Bedford's involvement with rock music came about by accident. His real field and career lay in the realm of contemporary classical music, where he was well established long before he ever got involved with Oldfield. He was educated at the Royal Academy of Music and Trinity College, London, and taught for a time at the Whitfield School in Hendon. He was composer-in-residence at Queens College, London, from 1969 through 1981, and an Associate Visiting Composer at Gordonstoun, Scotland. His career as a serious avant-garde composer began in the late '60s, and he crossed over into popular music in the wake of his scoring of a theatrical work called From Marie Antoinette to the Beatles. This project brought him into contact with the manager of Soft Machine, who hired Bedford to orchestrate Joy of a Toy, the first solo album by one of the group's founders, Kevin Ayers, released on EMI's progressive rock Harvest label. He became the keyboard player in Ayers' band, not only on that record but those that followed, and he also performed with the group in concert. It was in Ayers' band that he first met bassist Mike Oldfield.
Bedford began recording his own music in the early '70s. His first album, Nurses Song with Elephants, was released in 1972 on the Dandelion label. He continued writing serious avant-garde music during this period, including a work entitled Star Clusters, Nebulae, Places in Devon for chorus and orchestra. Soon after, Oldfield, whose inclinations toward composition had been encouraged by Bedford during their time together in Ayers' band, developed Tubular Bells, an extended instrumental piece that Bedford orchestrated and conducted for the recording. This was the record that launched the Virgin label, becoming a monster international hit. He later performed a similar function on Oldfield's follow-up, Hergest Ridge, and rearranged Tubular Bells as a pure orchestral piece, which he recorded with the Royal Philharmonic Orchestra. The success with Oldfield's original release of Tubular Bells, both on its initial release and through its subsequent use in the movie The Exorcist, transformed Virgin from a tiny fledgling independent label into a major thriving concern. Virgin became a rival to the Island, Harvest, and Charisma labels as an outlet for progressive music, with a roster that soon included Kevin Coyne, Gong, Hatfield and the North, and Henry Cow.
Bedford became a direct beneficiary of Virgin's growth in 1974 with his recording of Star's End, a piece of serious avant-garde music that had been written as a commission from the Royal Philharmonic Orchestra. Although Star's End was a pure orchestral piece written in a serious musical idiom, it was a modest success in the progressive rock arena, its sales spurred by Bedford's association with Tubular Bells and Virgin. In 1975, Bedford premiered his Rime of the Ancient Mariner, an adaptation of the Samuel Taylor Coleridge poem. It had started life as a proposed children's opera, but he later decided that it would work better as an album recording, released by Virgin. In contrast to his earlier work, which involved more traditional orchestral forces, this work relied on multi-layered electronic keyboards (all played by Bedford), with Mike Oldfield contributing the electric guitar parts and the actor Robert Powell (Mahler, The 39 Steps, Jesus of Nazareth, Hannay) narrating. The Rime of the Ancient Mariner was a success, and encouraged Bedford to attempt another major work merging classical and rock elements. The Odyssey was not only recorded by Virgin but also premiered as a concert work at Royal Albert Hall on January 25, 1977, featuring Jon Lord, Mike Ratledge, Dave Stewart, Peter Lerner, and Neil Ardley, as well as Mike Oldfield on guitar. The studio recording included not only Oldfield but also the services of Andy Summers on guitar for Circe's Island.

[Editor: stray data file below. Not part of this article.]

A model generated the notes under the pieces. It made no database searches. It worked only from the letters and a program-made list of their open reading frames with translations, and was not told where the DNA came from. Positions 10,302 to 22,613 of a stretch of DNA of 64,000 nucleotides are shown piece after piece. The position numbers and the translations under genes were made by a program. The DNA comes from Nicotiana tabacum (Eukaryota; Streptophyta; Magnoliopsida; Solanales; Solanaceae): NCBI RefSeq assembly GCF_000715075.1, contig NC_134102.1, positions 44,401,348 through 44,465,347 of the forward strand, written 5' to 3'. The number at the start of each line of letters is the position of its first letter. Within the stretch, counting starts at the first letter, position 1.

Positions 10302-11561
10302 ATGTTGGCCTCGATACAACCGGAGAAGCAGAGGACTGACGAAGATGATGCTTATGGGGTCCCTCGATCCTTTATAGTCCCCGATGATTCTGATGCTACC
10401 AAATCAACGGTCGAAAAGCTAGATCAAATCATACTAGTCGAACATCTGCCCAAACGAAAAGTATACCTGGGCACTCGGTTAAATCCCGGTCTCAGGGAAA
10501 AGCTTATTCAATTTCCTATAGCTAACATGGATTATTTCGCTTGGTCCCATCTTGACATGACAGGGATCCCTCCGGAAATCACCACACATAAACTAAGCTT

Bedford's music, like that of more traditional progressive rock artists, suffered a decline in popularity in the second half of the 1970s. Following the release of The Odyssey in 1976, Instructions for Angels, featuring an appearance by Mike Ratledge on synthesizer, appeared the following year but was his last major release in a popular mode. Over the ensuing decades he continued to write and record serious pieces, including Rigel 9 (1988), Great Equatorial (1994), Wind Music of Rundell (1998), and My Mother My Sister and I (2000). One of his last works in a classical vein was The Wreck of the Titanic, premiered at the Liverpool Philharmonic Hall on July 1, 2010, in a performance by the Liverpool Youth Orchestra and Youth Choir, the Notre Dame Catholic College for the Arts Girls' Choir, and the St. Oswald's Catholic Junior School Choir. A 2012 performance of the piece was also scheduled to take place at the Sands Centre in Carlisle, marking the 100th anniversary of the ship's sinking. Sadly, David Bedford died of lung cancer on October 1, 2011, while plans for this performance were still underway. He was 74 years old. ~ Bruce Eder, Rovi
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